The use of viruses as vehicles for delivering genes to replace malfunctioning or missing ones holds promise for treating many disorders. Adeno-associated viruses are one type of vector being used increasingly in human gene therapy clinical trials and laboratory studies leading up to those trials. But differences in the way researchers determine the administered doses have made it difficult to accurately compare results from various studies.
Now a University of Florida scientist has led the first successful international effort to create a reference standard for recombinant adeno-associated virus type 2 vectors called rAAV2, which have been used in the treatment of diseases such as hemophilia and a certain kind of blindness.
Researchers from around the world can now report their measurements relative to the reference standard so that others can gauge how effective a given virus preparation is at delivering a gene in an animal study or clinical trial.
“These vectors are powerful and have the potential to be used widely in humans, so being able to determine a dose reliably, and a dose that means something to other labs, is important,” said Richard Snyder, Ph.D., an associate professor of molecular genetics and microbiology in the UF College of Medicine and director of UF’s Center for Excellence for Regenerative Health Biotechnology, who led the reference standard effort. “The more you understand the dose you’re giving, the more confidence you have that the doses are safe.”
Standardization of vector doses will help make regulatory policy more robust and help pharmaceutical manufacturers ensure their doses are prepared safely.
“It allows the field to advance in significant ways,” said Jeff Beecham, Ph.D., director of the Vector Laboratories at the University of North Carolina’s Gene Therapy Center and a collaborator on the project.
The rAAV2 system was pioneered by UF College of Medicine scientists Nicholas Muzyczka, Ph.D., eminent scholar of molecular genetics & microbiology and founding director of the UF Powell Gene Therapy Center, and Kenneth Berns, M.D, Ph.D., a distinguished professor of molecular genetics and microbiology and director of the UF Genetics Institute. Over the past two decades several distinguished UF researchers have used the system successfully in treating animal models of disease and conducting initial work in humans.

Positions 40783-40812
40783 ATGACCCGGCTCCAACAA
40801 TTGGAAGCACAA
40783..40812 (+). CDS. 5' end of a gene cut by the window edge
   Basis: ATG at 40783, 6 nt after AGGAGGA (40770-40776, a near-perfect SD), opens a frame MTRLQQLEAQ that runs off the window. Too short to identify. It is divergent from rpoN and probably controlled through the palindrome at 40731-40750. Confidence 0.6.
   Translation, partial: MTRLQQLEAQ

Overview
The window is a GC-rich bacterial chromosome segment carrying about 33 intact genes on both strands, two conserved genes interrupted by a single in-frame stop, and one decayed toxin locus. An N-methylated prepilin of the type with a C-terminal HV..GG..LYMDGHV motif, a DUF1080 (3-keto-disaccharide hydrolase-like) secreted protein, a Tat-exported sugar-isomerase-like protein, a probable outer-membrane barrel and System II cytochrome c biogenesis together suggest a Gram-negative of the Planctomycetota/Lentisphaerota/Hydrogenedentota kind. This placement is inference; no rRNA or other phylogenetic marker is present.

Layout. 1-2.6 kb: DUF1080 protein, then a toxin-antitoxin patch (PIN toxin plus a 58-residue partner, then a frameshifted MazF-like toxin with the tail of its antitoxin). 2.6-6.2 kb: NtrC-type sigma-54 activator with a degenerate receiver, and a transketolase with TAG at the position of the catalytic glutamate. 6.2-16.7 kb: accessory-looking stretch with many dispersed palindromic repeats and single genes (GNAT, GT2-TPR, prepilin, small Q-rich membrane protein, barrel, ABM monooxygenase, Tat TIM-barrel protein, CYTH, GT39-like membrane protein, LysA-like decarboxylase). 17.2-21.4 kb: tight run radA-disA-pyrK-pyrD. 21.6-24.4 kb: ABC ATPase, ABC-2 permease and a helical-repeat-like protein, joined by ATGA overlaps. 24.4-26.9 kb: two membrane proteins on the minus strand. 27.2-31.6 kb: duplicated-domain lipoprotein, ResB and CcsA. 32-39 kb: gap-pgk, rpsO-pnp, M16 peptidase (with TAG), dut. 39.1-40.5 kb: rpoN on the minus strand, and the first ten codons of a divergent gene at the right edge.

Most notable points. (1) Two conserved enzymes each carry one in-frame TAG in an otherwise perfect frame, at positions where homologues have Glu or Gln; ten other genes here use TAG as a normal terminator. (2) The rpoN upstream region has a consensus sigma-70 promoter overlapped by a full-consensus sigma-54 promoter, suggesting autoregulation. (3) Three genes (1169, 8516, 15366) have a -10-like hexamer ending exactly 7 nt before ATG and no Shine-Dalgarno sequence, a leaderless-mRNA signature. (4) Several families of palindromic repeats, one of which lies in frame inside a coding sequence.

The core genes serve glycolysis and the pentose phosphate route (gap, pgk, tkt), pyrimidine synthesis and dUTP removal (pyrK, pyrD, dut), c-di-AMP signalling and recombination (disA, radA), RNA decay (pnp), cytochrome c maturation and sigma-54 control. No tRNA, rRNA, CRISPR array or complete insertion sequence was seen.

Creation of the reference standard was the result of a vast multidisciplinary, international partnership that began in 2002 and involved the U.S. Food and Drug Administration, National Institutes of Health, 23 universities and 12 industry organizations in nine countries. The group planned and solicited grants and donations of money, materials and time. UF scientists manufactured the standard at the Powell Gene Therapy Center, and collaborators from 16 laboratories worldwide characterized its purity, chemical properties and potency. Vials of the vector solution, banked at the America Type Culture Collection in Virginia, became available to laboratories worldwide starting in January.
“Once people start using the reference it will allow comparisons across hundreds of labs,” Beecham said. “If someone reports a certain result, everyone else can immediately cross-calculate with what they’re getting to see if it is comparable. It really allows standardization across many different studies.”
The standard will be of particular value in cases where researchers report exciting or controversial findings because it allows others to duplicate experiments.
The researchers have published descriptions of their effort to produce the standard in the journal Molecular Therapy and in the BioProcessing Journal.
The rAAV2 standard serves as a template from which to create standards for other rAAV vectors used in gene therapy. Already, researchers in Europe have begun using the UF-led project as a springboard for creating another reference standard for recombinant adeno-associated virus type 8 vectors, called rAAV8. Snyder and many others researchers are involved as well.
“Collaborative efforts like this are generally very helpful,” Beecham said. “It’s a service to the field as a whole.”